Spring in the garden at Croft
Jonathan Kellett, our gardener in charge, reveals how him and his team care for the garden as it starts to spring to life:
"It has been a pretty harsh winter so far with more snowfall in December than I have ever known in my eight years at Croft. One of the joys of working in the garden is experiencing a heavy snowfall first thing in the morning when everything is pristine and silent. The garden looks so different and it is hard to imagine that in a few short months it will be full of life and we will be doing battle with the weeds again."
"Already we are seeing signs of life returning to the garden with frogs and toads already active in the pond and blackbirds and thrushes singing in the mornings. The bird feeders are amazingly busy with goldfinches, long-tailed tits, nuthatches and siskins filling up on fuel to get them through the cold weather."
"Snowdrops are flowering and early daffs are coming through well as are some of the 4000 tulips we put in the year before. Other spring bulbs to look out for are muscari, scilla, puschkinia and chionodoxa. All in all it should be a spectacular spring display."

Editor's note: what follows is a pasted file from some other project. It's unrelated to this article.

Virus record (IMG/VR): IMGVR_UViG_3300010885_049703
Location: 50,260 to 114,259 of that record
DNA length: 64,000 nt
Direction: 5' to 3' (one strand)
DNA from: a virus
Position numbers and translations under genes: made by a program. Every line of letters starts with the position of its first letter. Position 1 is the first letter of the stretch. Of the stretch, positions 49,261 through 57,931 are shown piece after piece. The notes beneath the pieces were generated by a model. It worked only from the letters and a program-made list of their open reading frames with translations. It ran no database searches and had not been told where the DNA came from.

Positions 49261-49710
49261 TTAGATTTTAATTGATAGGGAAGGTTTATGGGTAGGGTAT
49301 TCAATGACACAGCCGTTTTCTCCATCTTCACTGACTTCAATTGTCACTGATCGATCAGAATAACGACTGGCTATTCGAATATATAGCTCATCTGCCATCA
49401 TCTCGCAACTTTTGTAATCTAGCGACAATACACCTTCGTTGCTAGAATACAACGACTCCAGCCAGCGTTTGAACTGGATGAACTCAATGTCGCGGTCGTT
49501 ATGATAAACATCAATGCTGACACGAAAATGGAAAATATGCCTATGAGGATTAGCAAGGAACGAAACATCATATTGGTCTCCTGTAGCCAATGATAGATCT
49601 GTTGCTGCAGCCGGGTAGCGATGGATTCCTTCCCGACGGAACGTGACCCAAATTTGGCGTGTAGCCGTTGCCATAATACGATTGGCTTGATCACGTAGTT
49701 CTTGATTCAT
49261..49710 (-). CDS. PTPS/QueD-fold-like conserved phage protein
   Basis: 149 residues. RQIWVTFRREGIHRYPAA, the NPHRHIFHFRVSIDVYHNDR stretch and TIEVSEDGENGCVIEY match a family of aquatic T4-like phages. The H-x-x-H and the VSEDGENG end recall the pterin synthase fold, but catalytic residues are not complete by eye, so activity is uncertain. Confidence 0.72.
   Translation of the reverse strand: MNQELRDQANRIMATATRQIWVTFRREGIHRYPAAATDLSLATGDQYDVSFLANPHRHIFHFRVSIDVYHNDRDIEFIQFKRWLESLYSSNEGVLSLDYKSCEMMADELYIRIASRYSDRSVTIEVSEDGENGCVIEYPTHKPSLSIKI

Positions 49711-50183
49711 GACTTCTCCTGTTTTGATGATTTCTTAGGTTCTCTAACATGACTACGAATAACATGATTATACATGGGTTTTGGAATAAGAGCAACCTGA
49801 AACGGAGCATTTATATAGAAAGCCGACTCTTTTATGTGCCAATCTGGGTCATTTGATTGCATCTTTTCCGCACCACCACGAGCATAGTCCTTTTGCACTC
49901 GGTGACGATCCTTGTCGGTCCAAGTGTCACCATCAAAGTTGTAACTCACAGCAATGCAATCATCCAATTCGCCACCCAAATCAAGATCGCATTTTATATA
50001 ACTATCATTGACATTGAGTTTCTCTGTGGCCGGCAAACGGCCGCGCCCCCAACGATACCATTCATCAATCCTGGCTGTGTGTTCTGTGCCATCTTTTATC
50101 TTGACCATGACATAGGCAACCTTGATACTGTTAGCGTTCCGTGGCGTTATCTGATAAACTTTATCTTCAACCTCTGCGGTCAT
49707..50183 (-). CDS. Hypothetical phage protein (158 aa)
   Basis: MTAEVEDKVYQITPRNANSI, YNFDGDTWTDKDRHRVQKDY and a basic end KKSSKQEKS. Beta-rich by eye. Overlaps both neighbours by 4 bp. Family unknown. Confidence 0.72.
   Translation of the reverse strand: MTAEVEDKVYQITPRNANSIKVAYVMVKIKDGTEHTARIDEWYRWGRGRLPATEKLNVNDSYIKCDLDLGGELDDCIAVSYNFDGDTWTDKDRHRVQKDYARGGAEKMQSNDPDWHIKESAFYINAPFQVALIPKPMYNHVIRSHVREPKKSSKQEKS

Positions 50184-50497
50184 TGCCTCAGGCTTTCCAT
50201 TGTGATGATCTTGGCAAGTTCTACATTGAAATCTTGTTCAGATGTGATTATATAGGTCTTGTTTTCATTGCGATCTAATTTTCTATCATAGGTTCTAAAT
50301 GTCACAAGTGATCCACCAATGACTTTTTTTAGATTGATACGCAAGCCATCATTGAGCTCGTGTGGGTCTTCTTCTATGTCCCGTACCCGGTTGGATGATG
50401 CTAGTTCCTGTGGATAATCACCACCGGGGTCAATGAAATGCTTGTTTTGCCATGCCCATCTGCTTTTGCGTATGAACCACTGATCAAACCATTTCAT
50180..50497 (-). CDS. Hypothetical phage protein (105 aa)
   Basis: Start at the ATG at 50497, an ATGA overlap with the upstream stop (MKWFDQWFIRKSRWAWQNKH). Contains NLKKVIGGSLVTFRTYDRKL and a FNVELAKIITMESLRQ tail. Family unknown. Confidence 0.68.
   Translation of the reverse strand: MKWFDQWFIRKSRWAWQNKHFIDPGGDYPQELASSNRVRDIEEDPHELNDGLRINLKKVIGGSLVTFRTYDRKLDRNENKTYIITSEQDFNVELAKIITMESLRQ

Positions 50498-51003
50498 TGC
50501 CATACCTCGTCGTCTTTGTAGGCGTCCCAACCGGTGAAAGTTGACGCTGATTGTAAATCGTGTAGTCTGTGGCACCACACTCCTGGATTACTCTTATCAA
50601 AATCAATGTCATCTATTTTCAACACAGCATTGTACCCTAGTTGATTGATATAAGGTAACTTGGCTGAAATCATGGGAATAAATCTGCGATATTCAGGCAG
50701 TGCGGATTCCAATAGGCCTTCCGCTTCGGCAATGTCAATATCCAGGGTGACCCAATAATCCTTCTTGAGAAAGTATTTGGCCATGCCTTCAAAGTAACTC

"At the moment we are working through the borders in the garden dividing and replanting some of the big clumps of herbaceous perennial plants such as rudbekias, helianthus and echinops. Every two or three years it is good practice to divide plants - they definitely benefit from the procedure and it means you get more plants to move around. We grow a lot of plants that are really good for butterflies and bees and we hope to have yet another good year for insects."
"We are also working on our old apple trees which were planted about 80 years ago. We open up the canopies to let in air and light and spur prune the branches to create a good strong framework for the apples to grow in."
"Winter is enjoyable for us even though the cold weather is challenging and the kettle goes on more than it would in the summer. There is a change in the garden though and you can feel the slow turning of the seasons. Apparently spring moves up the country from north to south at about 4 miles per hour which is about walking pace, it would be nice if it jogged occasionally!"